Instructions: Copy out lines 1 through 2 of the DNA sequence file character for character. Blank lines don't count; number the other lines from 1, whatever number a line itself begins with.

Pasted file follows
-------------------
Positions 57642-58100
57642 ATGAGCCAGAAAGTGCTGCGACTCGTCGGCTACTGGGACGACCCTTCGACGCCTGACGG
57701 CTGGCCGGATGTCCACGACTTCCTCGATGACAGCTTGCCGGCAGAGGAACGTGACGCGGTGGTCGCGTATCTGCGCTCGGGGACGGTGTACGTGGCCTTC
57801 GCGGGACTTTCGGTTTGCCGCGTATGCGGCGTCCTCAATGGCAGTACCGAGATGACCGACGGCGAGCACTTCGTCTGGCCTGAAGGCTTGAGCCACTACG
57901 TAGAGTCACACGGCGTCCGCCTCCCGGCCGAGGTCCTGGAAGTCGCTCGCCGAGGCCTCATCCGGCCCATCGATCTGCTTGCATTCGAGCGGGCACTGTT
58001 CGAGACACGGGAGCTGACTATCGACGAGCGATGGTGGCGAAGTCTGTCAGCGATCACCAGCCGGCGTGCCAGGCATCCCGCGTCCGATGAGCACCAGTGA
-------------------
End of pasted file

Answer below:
Positions 57642-58100
57642 ATGAGCCAGAAAGTGCTGCGACTCGTCGGCTACTGGGACGACCCTTCGACGCCTGACGG